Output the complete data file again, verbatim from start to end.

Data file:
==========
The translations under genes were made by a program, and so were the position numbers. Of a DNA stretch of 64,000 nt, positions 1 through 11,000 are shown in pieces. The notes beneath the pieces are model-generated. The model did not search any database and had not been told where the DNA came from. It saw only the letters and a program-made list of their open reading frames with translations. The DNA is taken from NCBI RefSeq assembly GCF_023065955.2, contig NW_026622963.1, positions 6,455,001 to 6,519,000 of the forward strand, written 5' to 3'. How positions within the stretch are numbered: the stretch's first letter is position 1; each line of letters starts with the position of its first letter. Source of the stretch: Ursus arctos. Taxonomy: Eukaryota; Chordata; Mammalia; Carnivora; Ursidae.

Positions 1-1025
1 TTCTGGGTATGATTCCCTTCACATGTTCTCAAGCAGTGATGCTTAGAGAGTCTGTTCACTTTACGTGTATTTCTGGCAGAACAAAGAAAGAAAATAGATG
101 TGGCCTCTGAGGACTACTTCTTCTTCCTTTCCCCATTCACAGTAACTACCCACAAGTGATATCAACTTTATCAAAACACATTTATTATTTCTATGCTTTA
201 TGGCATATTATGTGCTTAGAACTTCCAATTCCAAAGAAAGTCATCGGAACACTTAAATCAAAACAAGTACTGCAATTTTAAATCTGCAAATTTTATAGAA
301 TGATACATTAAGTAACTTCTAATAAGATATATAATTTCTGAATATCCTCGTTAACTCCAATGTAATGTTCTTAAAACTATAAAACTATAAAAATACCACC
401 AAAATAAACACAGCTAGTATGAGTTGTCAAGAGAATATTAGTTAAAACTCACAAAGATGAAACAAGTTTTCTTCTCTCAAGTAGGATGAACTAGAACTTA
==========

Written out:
The translations under genes were made by a program, and so were the position numbers. Of a DNA stretch of 64,000 nt, positions 1 through 11,000 are shown in pieces. The notes beneath the pieces are model-generated. The model did not search any database and had not been told where the DNA came from. It saw only the letters and a program-made list of their open reading frames with translations. The DNA is taken from NCBI RefSeq assembly GCF_023065955.2, contig NW_026622963.1, positions 6,455,001 to 6,519,000 of the forward strand, written 5' to 3'. How positions within the stretch are numbered: the stretch's first letter is position 1; each line of letters starts with the position of its first letter. Source of the stretch: Ursus arctos. Taxonomy: Eukaryota; Chordata; Mammalia; Carnivora; Ursidae.

Positions 1-1025
1 TTCTGGGTATGATTCCCTTCACATGTTCTCAAGCAGTGATGCTTAGAGAGTCTGTTCACTTTACGTGTATTTCTGGCAGAACAAAGAAAGAAAATAGATG
101 TGGCCTCTGAGGACTACTTCTTCTTCCTTTCCCCATTCACAGTAACTACCCACAAGTGATATCAACTTTATCAAAACACATTTATTATTTCTATGCTTTA
201 TGGCATATTATGTGCTTAGAACTTCCAATTCCAAAGAAAGTCATCGGAACACTTAAATCAAAACAAGTACTGCAATTTTAAATCTGCAAATTTTATAGAA
301 TGATACATTAAGTAACTTCTAATAAGATATATAATTTCTGAATATCCTCGTTAACTCCAATGTAATGTTCTTAAAACTATAAAACTATAAAAATACCACC
401 AAAATAAACACAGCTAGTATGAGTTGTCAAGAGAATATTAGTTAAAACTCACAAAGATGAAACAAGTTTTCTTCTCTCAAGTAGGATGAACTAGAACTTA